ALLERGIC CONTACT DERMATITIS, RHUS
By Gary M. White, MD
A linear, streaky, asymmetric, itchy rash is typical.
Allergic contact dermatitis to poison ivy or oak commonly causes linear, streaky, eczematous, asymmetric rashes. See also Rhus penis.
- Ask about a recent hike.
- Lesions may appear over several days to a week depending on the level of exposure of each site.
- Potential cross reactants include Anacardiaceae (mango, cashew, Japanese lacquer, Indian marking nut, and African poison ivy) and ginkgo.
Linear, streaky, eczematous lesions occur, typically in exposed skin, e.g., arms, legs. The penis may be involved if the patient has the Rhus allergen on the hands and transfers it to the genitals. Dramatic swelling may result (see here).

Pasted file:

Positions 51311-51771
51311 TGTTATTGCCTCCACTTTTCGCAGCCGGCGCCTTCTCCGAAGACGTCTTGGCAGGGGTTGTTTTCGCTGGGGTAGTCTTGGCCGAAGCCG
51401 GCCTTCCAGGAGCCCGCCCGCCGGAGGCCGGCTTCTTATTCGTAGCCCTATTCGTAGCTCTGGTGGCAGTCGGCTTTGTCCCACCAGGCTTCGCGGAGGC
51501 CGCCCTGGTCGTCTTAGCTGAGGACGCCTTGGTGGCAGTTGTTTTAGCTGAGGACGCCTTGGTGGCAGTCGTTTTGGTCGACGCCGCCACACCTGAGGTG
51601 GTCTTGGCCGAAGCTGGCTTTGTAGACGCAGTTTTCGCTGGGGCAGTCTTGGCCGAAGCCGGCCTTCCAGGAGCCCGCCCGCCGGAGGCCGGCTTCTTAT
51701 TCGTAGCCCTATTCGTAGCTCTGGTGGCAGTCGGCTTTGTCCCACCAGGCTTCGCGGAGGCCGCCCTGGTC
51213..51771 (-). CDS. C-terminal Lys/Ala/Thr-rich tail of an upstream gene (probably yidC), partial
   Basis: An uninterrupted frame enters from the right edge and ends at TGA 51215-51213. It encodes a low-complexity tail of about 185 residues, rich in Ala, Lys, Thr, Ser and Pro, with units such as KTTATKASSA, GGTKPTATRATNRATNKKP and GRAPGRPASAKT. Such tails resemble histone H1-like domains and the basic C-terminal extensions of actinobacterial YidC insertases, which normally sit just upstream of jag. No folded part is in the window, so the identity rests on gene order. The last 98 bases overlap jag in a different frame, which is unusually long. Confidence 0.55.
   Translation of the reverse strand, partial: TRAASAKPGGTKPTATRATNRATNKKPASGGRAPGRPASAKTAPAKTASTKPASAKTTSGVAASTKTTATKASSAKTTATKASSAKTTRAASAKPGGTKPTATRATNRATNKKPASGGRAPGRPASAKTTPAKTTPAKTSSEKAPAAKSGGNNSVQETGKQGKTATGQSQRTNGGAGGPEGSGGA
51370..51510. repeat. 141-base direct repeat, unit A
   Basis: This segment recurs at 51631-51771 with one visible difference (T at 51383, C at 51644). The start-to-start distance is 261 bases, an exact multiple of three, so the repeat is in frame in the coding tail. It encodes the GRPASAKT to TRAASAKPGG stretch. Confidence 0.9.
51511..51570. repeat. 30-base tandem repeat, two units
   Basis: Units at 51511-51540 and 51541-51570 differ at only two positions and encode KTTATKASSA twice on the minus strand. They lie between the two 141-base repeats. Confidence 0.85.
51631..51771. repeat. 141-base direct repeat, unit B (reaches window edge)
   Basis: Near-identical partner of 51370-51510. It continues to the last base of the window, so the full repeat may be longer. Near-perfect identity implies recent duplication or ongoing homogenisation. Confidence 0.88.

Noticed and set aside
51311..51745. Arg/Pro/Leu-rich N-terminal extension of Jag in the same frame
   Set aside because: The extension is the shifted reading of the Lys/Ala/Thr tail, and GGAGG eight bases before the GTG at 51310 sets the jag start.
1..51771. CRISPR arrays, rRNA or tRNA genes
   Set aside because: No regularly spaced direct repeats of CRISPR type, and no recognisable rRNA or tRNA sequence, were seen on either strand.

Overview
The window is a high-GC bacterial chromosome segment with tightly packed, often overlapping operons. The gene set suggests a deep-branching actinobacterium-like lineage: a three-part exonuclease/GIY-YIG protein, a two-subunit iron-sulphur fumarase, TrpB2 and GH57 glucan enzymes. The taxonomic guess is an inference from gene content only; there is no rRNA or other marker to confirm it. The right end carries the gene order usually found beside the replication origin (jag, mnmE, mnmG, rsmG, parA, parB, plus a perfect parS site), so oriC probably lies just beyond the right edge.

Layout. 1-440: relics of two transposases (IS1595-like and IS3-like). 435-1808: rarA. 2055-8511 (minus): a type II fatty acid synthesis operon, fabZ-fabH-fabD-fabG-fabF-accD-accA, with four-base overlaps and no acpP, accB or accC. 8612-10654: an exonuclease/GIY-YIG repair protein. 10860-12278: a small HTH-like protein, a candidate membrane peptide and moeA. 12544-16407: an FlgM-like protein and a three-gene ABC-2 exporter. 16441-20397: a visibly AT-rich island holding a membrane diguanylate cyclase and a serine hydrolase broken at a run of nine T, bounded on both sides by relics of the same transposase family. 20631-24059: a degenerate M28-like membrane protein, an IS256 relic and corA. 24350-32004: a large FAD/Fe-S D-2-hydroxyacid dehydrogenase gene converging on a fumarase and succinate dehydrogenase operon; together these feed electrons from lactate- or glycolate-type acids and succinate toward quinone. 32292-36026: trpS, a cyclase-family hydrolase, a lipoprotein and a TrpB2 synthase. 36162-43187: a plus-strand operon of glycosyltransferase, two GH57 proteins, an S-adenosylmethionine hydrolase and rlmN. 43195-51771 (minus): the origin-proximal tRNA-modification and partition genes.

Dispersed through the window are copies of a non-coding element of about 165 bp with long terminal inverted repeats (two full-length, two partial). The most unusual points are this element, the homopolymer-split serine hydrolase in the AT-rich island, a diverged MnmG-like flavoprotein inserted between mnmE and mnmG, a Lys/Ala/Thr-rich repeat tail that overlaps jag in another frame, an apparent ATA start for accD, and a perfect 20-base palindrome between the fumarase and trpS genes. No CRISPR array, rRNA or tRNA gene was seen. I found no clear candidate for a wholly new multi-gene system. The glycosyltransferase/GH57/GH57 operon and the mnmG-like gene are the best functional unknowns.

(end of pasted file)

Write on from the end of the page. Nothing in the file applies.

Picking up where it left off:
A potent topical steroid is in order. If widespread, prednisone may be given. The clothes, shoes, etc., may need to be washed to remove any allergen.
Linear streaks with Calamine lotion for the itch.
Linear vesicular lesions are typical.
Courtesy O. Dale Collins, MD
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